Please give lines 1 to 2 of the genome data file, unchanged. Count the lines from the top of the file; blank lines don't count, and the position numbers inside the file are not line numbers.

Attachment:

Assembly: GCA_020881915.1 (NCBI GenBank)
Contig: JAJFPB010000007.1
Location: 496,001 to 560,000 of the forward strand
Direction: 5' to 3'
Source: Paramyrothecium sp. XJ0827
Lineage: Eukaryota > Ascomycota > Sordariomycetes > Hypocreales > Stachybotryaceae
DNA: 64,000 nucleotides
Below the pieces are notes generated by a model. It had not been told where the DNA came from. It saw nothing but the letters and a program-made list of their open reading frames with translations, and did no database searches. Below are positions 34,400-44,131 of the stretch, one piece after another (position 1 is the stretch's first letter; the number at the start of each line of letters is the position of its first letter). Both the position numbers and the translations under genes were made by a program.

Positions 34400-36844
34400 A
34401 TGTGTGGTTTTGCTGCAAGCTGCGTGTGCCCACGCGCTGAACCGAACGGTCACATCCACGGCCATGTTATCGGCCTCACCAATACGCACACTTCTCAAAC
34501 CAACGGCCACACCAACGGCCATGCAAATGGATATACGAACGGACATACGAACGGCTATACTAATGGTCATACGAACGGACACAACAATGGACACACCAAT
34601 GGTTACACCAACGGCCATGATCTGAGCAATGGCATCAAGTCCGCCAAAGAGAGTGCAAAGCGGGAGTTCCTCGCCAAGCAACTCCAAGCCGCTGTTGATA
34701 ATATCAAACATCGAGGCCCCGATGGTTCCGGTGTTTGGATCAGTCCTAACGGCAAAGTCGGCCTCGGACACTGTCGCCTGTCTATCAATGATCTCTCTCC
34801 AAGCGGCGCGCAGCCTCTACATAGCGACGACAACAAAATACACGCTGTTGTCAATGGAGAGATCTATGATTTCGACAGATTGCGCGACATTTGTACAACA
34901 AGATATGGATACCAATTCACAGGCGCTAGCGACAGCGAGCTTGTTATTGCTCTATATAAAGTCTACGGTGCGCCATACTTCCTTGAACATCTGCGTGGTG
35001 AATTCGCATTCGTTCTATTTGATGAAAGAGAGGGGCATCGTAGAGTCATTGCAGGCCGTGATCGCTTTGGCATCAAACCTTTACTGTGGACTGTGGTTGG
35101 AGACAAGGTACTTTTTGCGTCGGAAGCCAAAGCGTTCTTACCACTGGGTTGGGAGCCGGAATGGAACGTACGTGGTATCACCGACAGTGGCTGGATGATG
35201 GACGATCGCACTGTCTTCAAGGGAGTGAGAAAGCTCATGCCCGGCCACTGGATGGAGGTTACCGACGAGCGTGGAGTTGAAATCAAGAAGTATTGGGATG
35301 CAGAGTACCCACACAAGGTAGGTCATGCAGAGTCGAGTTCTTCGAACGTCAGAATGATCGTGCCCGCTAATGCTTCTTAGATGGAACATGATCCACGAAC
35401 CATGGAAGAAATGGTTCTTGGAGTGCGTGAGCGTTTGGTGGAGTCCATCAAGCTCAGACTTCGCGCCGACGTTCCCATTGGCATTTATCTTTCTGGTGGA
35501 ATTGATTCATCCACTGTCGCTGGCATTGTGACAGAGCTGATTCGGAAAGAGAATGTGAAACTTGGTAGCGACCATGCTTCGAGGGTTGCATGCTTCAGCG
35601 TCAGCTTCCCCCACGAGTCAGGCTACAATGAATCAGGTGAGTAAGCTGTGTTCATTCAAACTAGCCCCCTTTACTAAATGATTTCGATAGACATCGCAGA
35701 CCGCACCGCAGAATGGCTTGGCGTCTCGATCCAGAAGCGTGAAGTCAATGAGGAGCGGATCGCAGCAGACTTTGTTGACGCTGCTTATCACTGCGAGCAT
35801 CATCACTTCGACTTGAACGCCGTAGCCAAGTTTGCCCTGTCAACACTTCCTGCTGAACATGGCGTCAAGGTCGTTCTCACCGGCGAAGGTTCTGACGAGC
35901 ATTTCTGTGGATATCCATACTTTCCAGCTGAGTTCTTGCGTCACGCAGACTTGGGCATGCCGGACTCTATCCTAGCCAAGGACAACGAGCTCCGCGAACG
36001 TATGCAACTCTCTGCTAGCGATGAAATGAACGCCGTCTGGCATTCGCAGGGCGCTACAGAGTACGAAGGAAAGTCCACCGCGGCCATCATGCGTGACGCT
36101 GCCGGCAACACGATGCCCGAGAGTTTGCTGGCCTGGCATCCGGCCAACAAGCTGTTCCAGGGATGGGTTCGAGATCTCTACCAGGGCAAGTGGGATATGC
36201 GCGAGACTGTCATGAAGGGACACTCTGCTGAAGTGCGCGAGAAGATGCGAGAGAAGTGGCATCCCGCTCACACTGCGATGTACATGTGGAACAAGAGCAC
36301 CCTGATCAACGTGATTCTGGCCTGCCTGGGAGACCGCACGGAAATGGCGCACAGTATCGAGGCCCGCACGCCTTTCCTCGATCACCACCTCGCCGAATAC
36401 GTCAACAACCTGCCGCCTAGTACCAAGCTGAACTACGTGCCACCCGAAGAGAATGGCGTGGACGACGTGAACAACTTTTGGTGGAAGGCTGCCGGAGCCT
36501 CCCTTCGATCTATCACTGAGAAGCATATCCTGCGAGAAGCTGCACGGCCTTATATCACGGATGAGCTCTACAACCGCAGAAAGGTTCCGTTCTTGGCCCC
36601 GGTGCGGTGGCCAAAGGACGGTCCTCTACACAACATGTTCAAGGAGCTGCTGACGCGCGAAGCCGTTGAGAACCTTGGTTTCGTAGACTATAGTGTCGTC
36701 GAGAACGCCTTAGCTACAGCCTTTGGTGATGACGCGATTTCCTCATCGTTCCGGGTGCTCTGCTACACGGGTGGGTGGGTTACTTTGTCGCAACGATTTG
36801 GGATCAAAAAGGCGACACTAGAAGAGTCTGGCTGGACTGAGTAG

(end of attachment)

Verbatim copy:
Assembly: GCA_020881915.1 (NCBI GenBank)
Contig: JAJFPB010000007.1